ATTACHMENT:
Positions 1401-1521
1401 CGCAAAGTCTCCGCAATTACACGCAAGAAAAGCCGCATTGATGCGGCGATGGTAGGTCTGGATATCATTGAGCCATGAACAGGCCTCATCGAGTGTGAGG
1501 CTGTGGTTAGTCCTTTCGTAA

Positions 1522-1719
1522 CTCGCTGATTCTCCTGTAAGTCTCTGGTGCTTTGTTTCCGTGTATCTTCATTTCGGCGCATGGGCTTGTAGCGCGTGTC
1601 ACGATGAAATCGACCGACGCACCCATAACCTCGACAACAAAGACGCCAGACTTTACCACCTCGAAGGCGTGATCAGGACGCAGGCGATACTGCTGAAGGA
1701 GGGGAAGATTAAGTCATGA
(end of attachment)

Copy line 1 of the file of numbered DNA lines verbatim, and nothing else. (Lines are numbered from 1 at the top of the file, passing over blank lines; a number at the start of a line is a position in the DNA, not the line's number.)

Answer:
Positions 1401-1521